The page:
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László Molnárfi/TCDSU
stand off

Trinity College campus closed to public amid student protest

Tensions between the college’s senior management and student leaders have escalated in recent days.

LAST UPDATE | 4 May

TRINITY COLLEGE DUBLIN has said its campus will continue to remain closed to the public amid an ongoing student encampment in protest against Israel’s war on Gaza and the university’s ties to Israel.

A spokesperson for the University has issued a statement saying it supports the right to “peaceful protest”, but that it has closed the campus to the public to ensure that those protesting are actually students there, to ensure the safety of those partaking in the protest.

The spokesperson said that students and staff will have to present ID cards to access the campus.

Upcoming sports and cultural events at the University have been cancelled, while its libraries, Sports Centre, the Book of Kells Experience and other facilities will be closed until “further notice.”

Roughly seventy students are continuing to take part in the protest, and tents have been pitched on the college grounds. Meanwhile, benches have been stacked to block the entrance to the Book of Kells Experience.

Tensions between the college’s senior management and student leaders have escalated in recent days in a stand-off over student protests as the university demands the students’ union pay a fine of more than €200,000 by the end of the month.

Last night, students began a camp-out protest on a square outside the college’s famous Old Library, following the example of a student movement in the US.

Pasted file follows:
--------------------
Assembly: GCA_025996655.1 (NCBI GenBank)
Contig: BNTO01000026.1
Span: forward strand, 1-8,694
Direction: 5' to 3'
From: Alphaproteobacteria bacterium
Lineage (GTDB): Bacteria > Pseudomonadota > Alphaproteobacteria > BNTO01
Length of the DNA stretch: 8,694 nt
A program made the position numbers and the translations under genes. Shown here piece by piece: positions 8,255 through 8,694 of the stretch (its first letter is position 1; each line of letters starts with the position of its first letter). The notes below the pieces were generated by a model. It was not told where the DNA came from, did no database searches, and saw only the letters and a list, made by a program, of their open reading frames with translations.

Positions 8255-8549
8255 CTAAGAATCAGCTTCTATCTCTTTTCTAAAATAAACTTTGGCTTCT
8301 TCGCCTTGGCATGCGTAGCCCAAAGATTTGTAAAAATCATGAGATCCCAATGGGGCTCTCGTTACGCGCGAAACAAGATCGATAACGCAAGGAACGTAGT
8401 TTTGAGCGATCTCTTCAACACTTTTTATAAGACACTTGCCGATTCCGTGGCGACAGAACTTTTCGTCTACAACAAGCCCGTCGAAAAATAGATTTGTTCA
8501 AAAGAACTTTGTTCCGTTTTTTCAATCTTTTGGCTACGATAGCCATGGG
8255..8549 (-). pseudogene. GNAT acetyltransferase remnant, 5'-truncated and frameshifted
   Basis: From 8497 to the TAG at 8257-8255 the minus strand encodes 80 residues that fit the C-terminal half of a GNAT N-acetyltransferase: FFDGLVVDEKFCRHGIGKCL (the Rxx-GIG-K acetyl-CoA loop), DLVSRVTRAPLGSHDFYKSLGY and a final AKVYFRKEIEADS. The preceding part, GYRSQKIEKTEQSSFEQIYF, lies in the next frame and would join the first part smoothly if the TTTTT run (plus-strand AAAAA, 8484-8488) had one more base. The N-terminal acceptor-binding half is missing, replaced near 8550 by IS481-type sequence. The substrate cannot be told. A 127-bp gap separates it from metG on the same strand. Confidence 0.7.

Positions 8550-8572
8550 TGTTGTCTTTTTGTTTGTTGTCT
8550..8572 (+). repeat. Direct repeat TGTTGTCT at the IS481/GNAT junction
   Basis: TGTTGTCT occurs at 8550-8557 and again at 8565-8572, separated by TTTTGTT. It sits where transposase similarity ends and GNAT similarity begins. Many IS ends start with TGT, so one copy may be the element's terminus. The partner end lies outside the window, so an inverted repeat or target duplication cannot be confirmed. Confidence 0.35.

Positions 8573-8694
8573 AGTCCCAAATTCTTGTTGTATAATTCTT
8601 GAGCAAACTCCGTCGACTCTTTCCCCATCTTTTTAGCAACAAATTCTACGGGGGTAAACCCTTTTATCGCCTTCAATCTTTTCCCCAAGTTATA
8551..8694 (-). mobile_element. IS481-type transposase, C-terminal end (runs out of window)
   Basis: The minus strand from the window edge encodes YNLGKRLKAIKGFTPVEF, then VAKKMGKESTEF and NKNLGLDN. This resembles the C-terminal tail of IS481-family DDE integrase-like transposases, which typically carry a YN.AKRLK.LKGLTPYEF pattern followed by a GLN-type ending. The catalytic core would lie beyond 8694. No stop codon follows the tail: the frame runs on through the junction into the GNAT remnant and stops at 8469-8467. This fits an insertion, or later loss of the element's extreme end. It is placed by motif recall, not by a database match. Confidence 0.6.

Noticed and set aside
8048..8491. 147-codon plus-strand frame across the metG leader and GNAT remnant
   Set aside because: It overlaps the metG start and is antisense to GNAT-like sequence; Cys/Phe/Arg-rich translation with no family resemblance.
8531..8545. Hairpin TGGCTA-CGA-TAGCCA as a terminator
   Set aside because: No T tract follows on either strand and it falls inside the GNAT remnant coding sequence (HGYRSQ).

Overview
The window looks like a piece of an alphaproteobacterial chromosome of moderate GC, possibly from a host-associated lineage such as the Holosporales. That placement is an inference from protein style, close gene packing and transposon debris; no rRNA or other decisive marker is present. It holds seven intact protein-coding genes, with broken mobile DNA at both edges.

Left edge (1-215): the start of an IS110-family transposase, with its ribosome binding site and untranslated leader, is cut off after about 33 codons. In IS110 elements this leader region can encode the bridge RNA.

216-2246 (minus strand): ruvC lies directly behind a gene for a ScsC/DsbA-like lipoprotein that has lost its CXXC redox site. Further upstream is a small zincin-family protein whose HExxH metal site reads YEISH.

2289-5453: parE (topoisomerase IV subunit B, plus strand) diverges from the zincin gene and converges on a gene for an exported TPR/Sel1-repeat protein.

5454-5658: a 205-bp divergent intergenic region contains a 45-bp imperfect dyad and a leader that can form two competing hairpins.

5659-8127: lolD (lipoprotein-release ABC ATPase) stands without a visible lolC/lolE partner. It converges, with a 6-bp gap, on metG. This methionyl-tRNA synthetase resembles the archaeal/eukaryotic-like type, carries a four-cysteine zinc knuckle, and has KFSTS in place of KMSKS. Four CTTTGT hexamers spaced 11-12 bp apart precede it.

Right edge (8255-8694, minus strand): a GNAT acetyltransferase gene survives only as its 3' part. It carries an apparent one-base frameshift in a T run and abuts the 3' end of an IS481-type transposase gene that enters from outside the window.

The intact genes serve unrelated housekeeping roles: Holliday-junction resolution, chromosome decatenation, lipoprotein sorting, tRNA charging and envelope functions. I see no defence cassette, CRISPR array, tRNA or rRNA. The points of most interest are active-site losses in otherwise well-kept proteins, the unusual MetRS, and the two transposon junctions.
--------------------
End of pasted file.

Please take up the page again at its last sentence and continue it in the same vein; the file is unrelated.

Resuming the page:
“Students at Trinity College Dublin have set up an encampment for Palestine, demanding that their university cut ties with Israel as per BDS [Boycott, Divestment and Santions] principles supported by the vast majority of students and staff,” László Molnárfi, President of Trinity College Dublin Students’ Union (TCDSU), has said.

Several dozen students were seen setting up tents on Fellows’ Square and displaying banners with messages like “boycott apartheid Israel”.

A spokesperson for the university said that Trinity has “responded to the war in Gaza in several ways”. 

The spokesperson added that the University shares students’ concerns about the war in Gaza, and that it has taken actions in response to the war. They said that Trinity is open to engaging with students and staff who hold further concerns, and that it will continue to engage with Jewish staff and students “who have been impacted”. 

Trinity students have often used blocking access to the Book of Kells as a form of protest, particularly in this academic year, including in the last week by students angry at plans to increase fees for postgraduates.

College management, vexed by the protests targeting its primary attraction for tourists and visitors, responded on Thursday by issuing TCDSU with a fine of €214,000 and ordering it to pay up by the end of the month. 

The Seanad’s civil engagement group released a statement yesterday saying it believed Trinity was setting “dangerous precedent” and claimed the fine was “designed to produce a chilling effect”.

Some Trinity alumni have started an email campaign to the university calling for it to rescind the fine, saying they are “outraged and ashamed” by the move and threatening to withhold any financial donations to Trinity in the future.

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